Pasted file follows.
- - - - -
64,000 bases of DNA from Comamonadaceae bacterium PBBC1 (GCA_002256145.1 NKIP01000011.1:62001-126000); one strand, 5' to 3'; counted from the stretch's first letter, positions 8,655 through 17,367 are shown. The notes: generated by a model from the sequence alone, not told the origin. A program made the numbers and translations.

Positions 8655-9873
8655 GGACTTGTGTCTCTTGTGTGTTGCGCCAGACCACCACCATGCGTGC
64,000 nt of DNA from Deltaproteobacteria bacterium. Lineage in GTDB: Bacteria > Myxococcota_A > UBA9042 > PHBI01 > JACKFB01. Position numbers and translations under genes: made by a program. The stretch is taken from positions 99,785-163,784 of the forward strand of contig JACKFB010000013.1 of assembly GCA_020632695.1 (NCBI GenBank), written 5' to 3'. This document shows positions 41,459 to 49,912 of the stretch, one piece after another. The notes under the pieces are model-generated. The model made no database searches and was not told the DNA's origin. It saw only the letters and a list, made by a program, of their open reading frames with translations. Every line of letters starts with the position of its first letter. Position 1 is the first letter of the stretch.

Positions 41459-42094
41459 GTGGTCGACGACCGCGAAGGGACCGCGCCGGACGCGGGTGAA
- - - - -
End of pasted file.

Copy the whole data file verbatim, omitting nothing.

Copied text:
64,000 bases of DNA from Comamonadaceae bacterium PBBC1 (GCA_002256145.1 NKIP01000011.1:62001-126000); one strand, 5' to 3'; counted from the stretch's first letter, positions 8,655 through 17,367 are shown. The notes: generated by a model from the sequence alone, not told the origin. A program made the numbers and translations.

Positions 8655-9873
8655 GGACTTGTGTCTCTTGTGTGTTGCGCCAGACCACCACCATGCGTGC
64,000 nt of DNA from Deltaproteobacteria bacterium. Lineage in GTDB: Bacteria > Myxococcota_A > UBA9042 > PHBI01 > JACKFB01. Position numbers and translations under genes: made by a program. The stretch is taken from positions 99,785-163,784 of the forward strand of contig JACKFB010000013.1 of assembly GCA_020632695.1 (NCBI GenBank), written 5' to 3'. This document shows positions 41,459 to 49,912 of the stretch, one piece after another. The notes under the pieces are model-generated. The model made no database searches and was not told the DNA's origin. It saw only the letters and a list, made by a program, of their open reading frames with translations. Every line of letters starts with the position of its first letter. Position 1 is the first letter of the stretch.

Positions 41459-42094
41459 GTGGTCGACGACCGCGAAGGGACCGCGCCGGACGCGGGTGAA